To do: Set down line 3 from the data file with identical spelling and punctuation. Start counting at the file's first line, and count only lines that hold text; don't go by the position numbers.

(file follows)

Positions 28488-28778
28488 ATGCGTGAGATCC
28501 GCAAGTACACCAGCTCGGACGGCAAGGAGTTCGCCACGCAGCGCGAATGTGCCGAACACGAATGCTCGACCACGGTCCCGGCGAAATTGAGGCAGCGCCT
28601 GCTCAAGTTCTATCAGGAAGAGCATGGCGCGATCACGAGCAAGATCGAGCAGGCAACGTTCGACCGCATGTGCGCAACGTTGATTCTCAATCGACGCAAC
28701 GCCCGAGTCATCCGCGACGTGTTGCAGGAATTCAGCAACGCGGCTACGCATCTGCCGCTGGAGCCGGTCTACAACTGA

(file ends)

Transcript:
28501 GCAAGTACACCAGCTCGGACGGCAAGGAGTTCGCCACGCAGCGCGAATGTGCCGAACACGAATGCTCGACCACGGTCCCGGCGAAATTGAGGCAGCGCCT